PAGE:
This morning we hike on the famous 18th-century cobblestone Royal Road, starting near our hotel in Barichara, and ending at the small village of Guane. This trail is originally called Camino Suamuxi” – in Chibcha language of the indigenous Muisca people that lived in this region during pre-Hispanic times. Our
3-hour hike on this excellent old road is a birdwatcher’s delight. We start with bosque Seco (dry forest) and hopefully see parakeets, tanagers, Smooth-billed Anis, sparrows, finches, vermilion flycatchers, red-capped cardinals, and motmots. Overall we descend about 1,000 feet to Guane, a lovely and quaint rural town.
After our hike, we drive to “Finka Color de Hormiga” for lunch. This family restaurant is located in the Barichara countryside, where the owner raises the regional Santander delicacy of “hormigas culonas”, or fat-bottom ants. We can try local dishes with sauces made of this expensive delicacy (Atta species ants go for $40 a pound!), or try some as a salty snack.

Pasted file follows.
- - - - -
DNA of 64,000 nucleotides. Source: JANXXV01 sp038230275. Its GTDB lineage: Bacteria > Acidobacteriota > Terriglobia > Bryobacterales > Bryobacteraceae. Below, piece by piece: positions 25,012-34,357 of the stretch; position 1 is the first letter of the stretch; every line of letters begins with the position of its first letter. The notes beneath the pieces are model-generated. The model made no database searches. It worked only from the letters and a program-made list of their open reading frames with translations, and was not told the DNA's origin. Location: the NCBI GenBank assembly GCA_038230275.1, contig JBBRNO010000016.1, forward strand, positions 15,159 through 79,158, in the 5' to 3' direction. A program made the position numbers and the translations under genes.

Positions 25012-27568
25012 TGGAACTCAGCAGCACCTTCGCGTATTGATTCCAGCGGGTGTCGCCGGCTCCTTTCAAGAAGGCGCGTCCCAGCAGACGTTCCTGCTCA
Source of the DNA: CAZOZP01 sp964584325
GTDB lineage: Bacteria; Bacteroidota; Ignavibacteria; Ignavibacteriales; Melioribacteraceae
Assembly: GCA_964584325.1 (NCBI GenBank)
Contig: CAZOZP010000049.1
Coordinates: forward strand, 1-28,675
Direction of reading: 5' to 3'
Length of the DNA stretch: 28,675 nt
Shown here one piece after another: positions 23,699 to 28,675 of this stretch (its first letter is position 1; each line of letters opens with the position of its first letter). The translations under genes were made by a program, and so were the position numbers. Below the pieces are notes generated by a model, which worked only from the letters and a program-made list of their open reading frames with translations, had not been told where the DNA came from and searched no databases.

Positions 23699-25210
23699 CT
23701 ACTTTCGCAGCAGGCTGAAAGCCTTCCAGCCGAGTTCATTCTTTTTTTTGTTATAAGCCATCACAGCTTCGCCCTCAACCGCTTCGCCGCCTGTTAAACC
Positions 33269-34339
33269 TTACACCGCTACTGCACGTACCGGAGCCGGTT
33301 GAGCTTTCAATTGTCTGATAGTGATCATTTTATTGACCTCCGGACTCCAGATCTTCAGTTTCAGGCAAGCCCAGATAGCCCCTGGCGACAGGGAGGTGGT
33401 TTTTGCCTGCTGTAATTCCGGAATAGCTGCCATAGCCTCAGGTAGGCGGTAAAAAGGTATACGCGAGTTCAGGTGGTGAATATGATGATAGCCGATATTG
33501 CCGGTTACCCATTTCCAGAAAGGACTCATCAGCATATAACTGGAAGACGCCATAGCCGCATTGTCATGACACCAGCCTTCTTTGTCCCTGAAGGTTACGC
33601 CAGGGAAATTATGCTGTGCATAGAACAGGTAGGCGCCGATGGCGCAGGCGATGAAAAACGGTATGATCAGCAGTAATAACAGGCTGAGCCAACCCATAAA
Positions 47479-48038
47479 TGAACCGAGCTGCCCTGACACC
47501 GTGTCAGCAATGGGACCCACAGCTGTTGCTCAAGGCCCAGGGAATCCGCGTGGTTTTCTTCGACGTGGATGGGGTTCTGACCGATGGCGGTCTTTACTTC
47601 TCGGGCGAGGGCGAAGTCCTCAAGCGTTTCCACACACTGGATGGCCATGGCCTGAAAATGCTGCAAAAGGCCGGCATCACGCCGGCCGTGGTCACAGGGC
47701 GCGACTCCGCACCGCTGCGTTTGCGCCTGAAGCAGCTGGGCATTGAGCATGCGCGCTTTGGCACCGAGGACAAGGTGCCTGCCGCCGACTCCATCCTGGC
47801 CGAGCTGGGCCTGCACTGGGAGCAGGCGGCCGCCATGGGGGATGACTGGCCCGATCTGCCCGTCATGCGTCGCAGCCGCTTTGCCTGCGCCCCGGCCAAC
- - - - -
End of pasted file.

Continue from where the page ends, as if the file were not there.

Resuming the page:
After lunch, we have the privilege of meeting Santiago Rivero, a local civil engineer from San Gil that works to rescue, preserve, and promote traditional architectural techniques no longer practiced or in danger of disappearing. With his colleagues at the newly founded Terrarium Creative Organization, Santiago designs and promotes the architectural cultural patrimony of the region, designing ecologically efficient homes for the well-to-do, using local materials and techniques. We will literally have a hands-on workshop, trying our best to recreate the Tapia pisada, bahareque, and mud adobe brick walls. (B, L, D)